Looking to make money online? Try creating a cheap living website.
EBay and Craigslist are the forefathers of the genre, which attracts budget-conscious Web surfers looking for good deals. Now that the recession has made budgeting a necessity, the genre is experiencing a new wave of successful websites. Rather than classifieds or auctions, these new blogs, niche listings, and coupon collections capitalize on peoples’ need not only to find good deals, but to live off them.
Here are three examples of business owners who make a living off helping people live cheaply:
1. 5 Dollar Dinners
Christian mom Erin Chase has mastered the art of the $5 meal. Chase, a housewife, created 5dollardinners.com, a handy resource for–you guessed it–cooking family dinners for $5 or less. Chase’s excellent blog lists prices for each menu (many items include coupons, for which she creates an index every month), weekly and monthly meal plans, and how-tos.
5 Dollar Dinners recently soared in popularity after being featured on the Rachel Ray show. With close to 20 ad and affiliate links on her blog, Chase’s financial success looks guaranteed–especially if she keeps scrimping on dinner costs.
2. Cars for a Grand!
If you ever wanted a $350 Chrysler Cordova, here’s your chance. The guys at CarsforaGrand.com list used cars that cost $1,000 or less. Enter your zip code, and Cars for a Grand will generate a list of cheap cars near you, mostly from eBay listings. Partner websites include Trucks for a Grand, Boats for a Grand, Motorcycles for a Grand, Property for Pennies, and Get a Cheap TV. It looks like the guys behind the sites are eBay affiliates, so if they manage to drive enough traffic through their catchy domain names, they can rake in the cash.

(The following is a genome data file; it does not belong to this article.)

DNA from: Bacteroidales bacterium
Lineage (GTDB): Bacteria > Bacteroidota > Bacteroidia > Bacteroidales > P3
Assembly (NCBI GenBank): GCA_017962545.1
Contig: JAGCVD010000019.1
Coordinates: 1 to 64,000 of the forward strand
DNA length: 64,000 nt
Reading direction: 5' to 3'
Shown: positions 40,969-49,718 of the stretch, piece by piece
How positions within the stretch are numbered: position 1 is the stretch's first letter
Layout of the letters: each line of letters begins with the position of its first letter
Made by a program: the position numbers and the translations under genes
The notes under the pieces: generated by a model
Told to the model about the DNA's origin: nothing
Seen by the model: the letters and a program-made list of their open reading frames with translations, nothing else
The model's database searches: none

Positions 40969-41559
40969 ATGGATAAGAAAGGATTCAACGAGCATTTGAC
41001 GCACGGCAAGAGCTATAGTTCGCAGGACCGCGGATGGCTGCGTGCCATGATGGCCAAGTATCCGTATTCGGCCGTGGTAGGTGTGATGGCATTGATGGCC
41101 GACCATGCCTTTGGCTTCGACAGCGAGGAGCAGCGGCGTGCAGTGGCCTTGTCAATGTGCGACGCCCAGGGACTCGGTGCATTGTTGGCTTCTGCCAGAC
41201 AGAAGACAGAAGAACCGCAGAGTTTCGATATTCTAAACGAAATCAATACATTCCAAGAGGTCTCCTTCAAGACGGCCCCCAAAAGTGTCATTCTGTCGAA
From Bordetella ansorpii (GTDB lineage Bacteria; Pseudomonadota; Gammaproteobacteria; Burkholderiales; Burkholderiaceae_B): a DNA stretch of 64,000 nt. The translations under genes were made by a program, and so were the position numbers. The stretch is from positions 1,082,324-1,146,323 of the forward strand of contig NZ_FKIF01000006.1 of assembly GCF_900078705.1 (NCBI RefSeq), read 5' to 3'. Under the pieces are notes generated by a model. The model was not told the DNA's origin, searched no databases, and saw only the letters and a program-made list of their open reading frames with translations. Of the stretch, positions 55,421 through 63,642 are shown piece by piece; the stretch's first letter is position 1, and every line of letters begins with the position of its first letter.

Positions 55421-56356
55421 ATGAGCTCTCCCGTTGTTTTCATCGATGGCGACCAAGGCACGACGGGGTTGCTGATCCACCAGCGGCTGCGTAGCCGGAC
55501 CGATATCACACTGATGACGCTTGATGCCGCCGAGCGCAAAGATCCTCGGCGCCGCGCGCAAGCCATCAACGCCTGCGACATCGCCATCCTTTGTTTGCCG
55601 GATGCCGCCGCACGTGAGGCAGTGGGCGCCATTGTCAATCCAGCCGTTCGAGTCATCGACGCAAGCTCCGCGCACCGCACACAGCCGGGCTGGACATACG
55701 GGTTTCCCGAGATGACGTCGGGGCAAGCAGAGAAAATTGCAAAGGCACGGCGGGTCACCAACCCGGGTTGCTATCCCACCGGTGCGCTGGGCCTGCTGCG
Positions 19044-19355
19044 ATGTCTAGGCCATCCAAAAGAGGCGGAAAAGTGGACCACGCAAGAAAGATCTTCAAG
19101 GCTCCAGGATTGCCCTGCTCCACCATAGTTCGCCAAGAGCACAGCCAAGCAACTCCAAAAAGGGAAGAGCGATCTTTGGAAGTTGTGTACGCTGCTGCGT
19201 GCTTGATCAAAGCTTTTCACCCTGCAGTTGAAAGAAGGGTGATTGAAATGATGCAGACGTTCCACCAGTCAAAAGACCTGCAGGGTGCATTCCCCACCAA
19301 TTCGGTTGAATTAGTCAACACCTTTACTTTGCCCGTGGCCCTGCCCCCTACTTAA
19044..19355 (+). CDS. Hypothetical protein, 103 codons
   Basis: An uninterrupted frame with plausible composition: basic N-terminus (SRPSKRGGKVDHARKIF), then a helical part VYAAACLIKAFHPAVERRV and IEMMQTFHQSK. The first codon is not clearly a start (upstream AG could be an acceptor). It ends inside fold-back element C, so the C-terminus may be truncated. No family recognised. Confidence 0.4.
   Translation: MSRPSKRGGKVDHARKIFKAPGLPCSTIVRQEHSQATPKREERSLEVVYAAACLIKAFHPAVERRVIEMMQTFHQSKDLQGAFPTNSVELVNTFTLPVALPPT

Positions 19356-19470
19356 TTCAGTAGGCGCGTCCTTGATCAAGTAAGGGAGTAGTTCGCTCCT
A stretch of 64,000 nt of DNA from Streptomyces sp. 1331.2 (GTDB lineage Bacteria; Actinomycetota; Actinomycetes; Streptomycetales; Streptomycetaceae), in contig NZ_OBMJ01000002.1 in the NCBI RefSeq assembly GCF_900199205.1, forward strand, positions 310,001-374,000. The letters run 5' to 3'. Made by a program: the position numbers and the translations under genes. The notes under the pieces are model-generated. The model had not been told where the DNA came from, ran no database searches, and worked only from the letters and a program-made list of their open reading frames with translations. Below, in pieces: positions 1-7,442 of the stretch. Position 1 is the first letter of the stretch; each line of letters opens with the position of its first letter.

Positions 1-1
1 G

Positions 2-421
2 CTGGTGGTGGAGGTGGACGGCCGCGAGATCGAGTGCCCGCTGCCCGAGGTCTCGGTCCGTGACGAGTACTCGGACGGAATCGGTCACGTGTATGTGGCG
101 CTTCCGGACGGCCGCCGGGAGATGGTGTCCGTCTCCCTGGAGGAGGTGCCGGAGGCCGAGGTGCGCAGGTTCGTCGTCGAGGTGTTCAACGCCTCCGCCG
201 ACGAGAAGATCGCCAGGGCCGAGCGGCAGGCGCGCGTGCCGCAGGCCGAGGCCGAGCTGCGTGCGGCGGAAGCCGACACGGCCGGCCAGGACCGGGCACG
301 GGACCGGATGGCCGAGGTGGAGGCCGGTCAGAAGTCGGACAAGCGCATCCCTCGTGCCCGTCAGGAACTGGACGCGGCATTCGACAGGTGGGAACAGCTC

3. Zen Habits
Leo Babauta doesn’t care about making money. This father of six and Zen Habits blog author is more concerned with health, happiness, and simplicity. He is also frugal, and frequently shares money-saving tips with readers.
His blog has nearly 108,000 subscribers, proving that people are interested in the simpler (and cheaper) things in life. Yet Babauta sells his and other books via an Amazon affiliate program and sells ad space on his blog, which, with as many readers as he has, brings in a decent amount of revenue. He also offers consulting services.
The cheap living website niche isn’t full yet. Cheap gardening, $500 vacations, cheap housing options, and cheap salons are examples of areas I found that could use a good resource. Granted, building that resource will take a lot of time, research, and work, but the eventual payoff may be worth it. Especially if you have passion and skill for the topic.
The more I study the recession, the more ways I find to make money. They’re just not as obvious as “finding a job.” They require research and entrepreneurship. But they do exist, and people are taking advantage.
Do you have or know of any good cheap living websites? Please list them in the comments section.